Closing the doors on the peak month of Pride marketing season, the rainbow-hued campaigns walk out of the aisle with a little more than a few questions that begs for introspection. June – The month of Pride and a time for commemoration and respect for the rights of the LGBTQ+ (other than the 11 months where you should be doing it anyway) is known to give way to not just colourful, proud parades on the streets, but also in the advertising and marketing industry.
Months of what seems to be meticulous planning, innumerable meetings and campaign briefs all simmer down to an explosion of the VIBGYOR all over the brand, right until the 1st of July.
However, one can ask – Is the campaign a reflection of the brand’s true purpose or just another Pride Party?
To begin with, Pride marketing campaigns in the current years have, in their own accord, turned a political movement into a seasonal endorsement of support. Everyone approves of the support; It is monumentary and a step-ahead in the cultural conversation it stimulates among the masses.
A second, not uncommon case is the use of beautiful rainbow-themed creatives that go with trending hashtags, non-committal representation and barely any real support shown beyond social media. This is called rainbow-washing.
How right is it then for brands to call their marketing campaign as a representation of being an ally? Let’s get into the details:
In order to endear yourself to a community, the first requirement is to always pick a stance. The Pride community thrives on the power of a revolutionary political stance that aims to normalise the rights and lifestyles of LGBTQ+, along with raising a voice for acceptance of sexualities all around.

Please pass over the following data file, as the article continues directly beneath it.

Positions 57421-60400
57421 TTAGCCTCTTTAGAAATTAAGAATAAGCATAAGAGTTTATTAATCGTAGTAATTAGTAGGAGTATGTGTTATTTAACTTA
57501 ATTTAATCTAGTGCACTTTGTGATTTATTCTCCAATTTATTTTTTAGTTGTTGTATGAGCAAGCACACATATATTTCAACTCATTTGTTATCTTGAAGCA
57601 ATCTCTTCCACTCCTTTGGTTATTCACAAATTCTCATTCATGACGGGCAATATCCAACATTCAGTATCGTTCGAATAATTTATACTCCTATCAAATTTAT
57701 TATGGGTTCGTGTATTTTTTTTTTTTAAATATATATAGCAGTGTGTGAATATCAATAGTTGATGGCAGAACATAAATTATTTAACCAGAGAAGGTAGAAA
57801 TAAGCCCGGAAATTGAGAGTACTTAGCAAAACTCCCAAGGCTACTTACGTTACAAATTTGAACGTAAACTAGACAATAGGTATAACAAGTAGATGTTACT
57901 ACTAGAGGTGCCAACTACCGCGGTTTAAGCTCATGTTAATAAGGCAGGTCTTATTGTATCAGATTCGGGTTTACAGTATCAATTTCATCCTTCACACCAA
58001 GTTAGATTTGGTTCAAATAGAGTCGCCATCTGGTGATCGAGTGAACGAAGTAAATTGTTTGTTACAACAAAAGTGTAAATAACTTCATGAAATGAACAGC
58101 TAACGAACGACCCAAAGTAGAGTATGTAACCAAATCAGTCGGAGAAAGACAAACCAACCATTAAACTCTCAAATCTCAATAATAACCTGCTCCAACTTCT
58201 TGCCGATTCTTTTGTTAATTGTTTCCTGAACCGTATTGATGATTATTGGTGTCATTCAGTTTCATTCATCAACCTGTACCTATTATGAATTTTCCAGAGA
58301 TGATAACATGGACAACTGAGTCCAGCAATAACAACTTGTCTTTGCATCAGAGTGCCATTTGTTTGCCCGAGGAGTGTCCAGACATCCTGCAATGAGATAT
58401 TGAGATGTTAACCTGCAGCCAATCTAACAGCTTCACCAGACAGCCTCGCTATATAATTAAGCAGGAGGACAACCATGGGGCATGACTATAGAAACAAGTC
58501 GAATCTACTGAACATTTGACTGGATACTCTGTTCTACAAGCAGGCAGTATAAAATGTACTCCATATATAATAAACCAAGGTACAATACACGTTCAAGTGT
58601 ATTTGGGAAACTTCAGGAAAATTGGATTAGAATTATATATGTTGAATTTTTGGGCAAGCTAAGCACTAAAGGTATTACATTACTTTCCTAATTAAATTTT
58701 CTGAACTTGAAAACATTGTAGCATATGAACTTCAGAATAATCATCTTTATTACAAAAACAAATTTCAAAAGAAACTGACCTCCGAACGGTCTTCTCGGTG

Similarly, for a brand to be taken seriously in its endeavour to support the community, the right move is to pick a stance and stick by it. #TakePride by Target was one of the first brands to not let go of a manifesto in the face of flak. It was simple, yet actionable: to celebrate being one’s authentic self and making the effort to promote long-standing partnerships with groups and individuals supporting Pride.
What shows on the page might not be what goes on behind the scenes. This is one of the common complaints faced by brands all year long. Consumers are aware to find distinction between performative and an authentic voice of support. Inclusion is the first step to exhibiting that. Introducing policies in the workplace that encourage a flourishing and safe environment for the LGBTQ+ have the potential of a resounding applause than in comparison to the brief asking to include the rainbow in brand identity.
A platform as large as the media has the scope to instigate conversations, bring light to movements, call out blunders and create consistency in the distribution of a certain kind of news. Brands today are the driving force to normalising what might be considered taboo.
If brands like Tanishq could question the role of gender stereotypes, then what’s to say about global brands choosing to educate through actions?
LGBTQAlphabet (2017), a short film released by Equinox took the initiative to orient the audience towards the diversity in the Pride community.
Dunzo, in 2021 chose to support through their #hereforpride campaign aiming to support businesses run by the Queer Community.
To have the community’s back is simple: letting go of normative rules and introducing change, be it through contributing to programmes, voicing movements or even increasing the base of recruiting sans the discrimination. It’s the little steps that make the lasting changes to ensuring a successful effort at Pride marketing.
The eyes (and the campaign) thus need to focus on the rainbow and preferably not the pot of Gold!